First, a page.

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The Scribe of Siena (Review)

The Scribe of Siena 
by Melodie Winawer
464 pages | May 16th 2017 | Touchstone

 

Equal parts transporting love story and gripping historical conspiracy—think The Girl with a Pearl Earring meets Outlander—debut author Melodie Winawer takes readers deep into medieval Italy, where the past and present blur and a twenty-first century woman will discover a plot to destroy Siena.

Accomplished neurosurgeon Beatrice Trovato knows that her deep empathy for her patients is starting to impede her work. So when her beloved brother passes away, she welcomes the unexpected trip to the Tuscan city of Siena to resolve his estate, even as she wrestles with grief. But as she delves deeper into her brother’s affairs, she discovers intrigue she never imagined—a 700-year-old conspiracy to decimate the city.

After uncovering the journal and paintings of Gabriele Accorsi, the fourteenth-century artist at the heart of the plot, Beatrice finds a startling image of her own face and is suddenly transported to the year 1347. She awakens in a Siena unfamiliar to her, one that will soon be hit by the Plague.

Yet when Beatrice meets Accorsi, something unexpected happens: she falls in love—not only with Gabriele, but also with the beauty and cadence of medieval life. As the Plague and the ruthless hands behind its trajectory threaten not only her survival but also Siena’s very existence, Beatrice must decide in which century she belongs.

The Scribe of Siena is the captivating story of a brilliant woman’s passionate affair with a time and a place that captures her in an impossibly romantic and dangerous trap—testing the strength of fate and the bonds of love.





I wasn't sure what to expect when I read the synopsis of this book, only that it sounded similar to Outlander and I knew that I'd enjoyed (am still enjoying, give me a break it's a long audio book) that story. So I figured this one would be equally enjoyable. The short, yes and no.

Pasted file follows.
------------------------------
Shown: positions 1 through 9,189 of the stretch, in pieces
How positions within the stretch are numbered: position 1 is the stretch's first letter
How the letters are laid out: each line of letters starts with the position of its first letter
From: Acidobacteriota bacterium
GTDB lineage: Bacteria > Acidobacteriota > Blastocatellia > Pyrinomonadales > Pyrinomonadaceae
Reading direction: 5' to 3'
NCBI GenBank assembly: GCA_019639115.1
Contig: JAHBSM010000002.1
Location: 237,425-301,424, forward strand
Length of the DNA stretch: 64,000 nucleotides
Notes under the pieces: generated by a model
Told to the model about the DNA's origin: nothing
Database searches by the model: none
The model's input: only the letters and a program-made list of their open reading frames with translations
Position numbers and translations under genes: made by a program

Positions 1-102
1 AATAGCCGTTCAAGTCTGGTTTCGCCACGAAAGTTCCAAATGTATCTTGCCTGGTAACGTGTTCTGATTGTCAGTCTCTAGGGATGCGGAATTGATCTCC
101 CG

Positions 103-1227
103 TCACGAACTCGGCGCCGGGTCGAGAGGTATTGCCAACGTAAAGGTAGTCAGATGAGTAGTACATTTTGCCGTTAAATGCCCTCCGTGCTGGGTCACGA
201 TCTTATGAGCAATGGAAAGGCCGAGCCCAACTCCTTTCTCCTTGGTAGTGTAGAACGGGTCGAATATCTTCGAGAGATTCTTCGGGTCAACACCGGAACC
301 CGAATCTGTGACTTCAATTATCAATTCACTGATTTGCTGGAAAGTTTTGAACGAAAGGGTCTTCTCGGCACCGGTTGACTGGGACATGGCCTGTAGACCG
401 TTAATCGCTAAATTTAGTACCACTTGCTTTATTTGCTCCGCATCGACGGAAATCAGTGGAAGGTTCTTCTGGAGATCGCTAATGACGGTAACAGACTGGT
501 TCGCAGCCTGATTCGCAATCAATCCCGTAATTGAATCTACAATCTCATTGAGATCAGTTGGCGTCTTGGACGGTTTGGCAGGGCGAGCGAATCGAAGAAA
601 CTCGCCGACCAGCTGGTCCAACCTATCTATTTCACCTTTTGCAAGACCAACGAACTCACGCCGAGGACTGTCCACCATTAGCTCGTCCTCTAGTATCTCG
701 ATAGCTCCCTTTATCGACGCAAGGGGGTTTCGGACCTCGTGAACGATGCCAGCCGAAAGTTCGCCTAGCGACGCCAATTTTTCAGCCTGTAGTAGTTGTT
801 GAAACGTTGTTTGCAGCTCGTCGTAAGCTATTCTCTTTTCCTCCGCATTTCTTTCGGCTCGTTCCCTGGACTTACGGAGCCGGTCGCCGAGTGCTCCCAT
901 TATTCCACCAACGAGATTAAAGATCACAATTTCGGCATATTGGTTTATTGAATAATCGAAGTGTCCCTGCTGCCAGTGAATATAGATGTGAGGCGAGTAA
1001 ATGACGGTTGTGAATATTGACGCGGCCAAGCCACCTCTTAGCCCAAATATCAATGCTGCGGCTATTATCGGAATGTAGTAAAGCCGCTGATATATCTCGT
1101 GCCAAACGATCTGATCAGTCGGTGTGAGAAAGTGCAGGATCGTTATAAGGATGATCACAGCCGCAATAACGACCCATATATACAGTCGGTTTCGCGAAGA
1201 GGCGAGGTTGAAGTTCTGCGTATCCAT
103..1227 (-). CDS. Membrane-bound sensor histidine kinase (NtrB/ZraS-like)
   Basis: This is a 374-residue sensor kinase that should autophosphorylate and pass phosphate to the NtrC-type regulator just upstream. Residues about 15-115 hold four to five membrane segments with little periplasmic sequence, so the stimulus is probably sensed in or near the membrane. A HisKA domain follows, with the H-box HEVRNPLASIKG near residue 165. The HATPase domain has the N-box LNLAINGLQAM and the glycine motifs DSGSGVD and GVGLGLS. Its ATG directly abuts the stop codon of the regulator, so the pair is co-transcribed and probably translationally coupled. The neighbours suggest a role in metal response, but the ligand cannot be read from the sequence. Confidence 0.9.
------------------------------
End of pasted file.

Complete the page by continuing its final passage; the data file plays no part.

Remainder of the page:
I enjoyed it but I wasn't thrilled or wowed by it. Tuscany is one of my favourite regions of Italy and I was excited at the prospect of seeing a modern day woman thrown into the middle of it hundreds of years ago. That portion of it was sort of underwhelming. It felt like the historical aspect and goals of the heroine were drowned out beneath the romance. I love romance in literature, I do, but I don't like when it overshadows the plot.  

I would have loved to have seen this story without the romance and see what it could have become, or at least without much of the romance. I think the intrigue of the story drew me in had nothing to do with the romance and everything to do with the discovery of this ancient conspiracy. 

I definitely recommend reading it. It was enjoyable it just wasn't my favourite. 

Thank you to Simon & Schuster Canada for the ARC of this novel. 



Photograph © Dana Maxon
Melodie Winawer is a physician-scientist and Associate Professor of Neurology at Columbia University. A graduate of Yale University, the University of Pennsylvania, and Columbia University with degrees in biological psychology, medicine, and epidemiology, she has published forty-seven nonfiction articles and book chapters. She is fluent in Spanish and French, literate in Latin, and has a passable knowledge of Italian. Dr. Winawer lives with her spouse and their three young children in Brooklyn, New York. The Scribe of Siena is her first novel.






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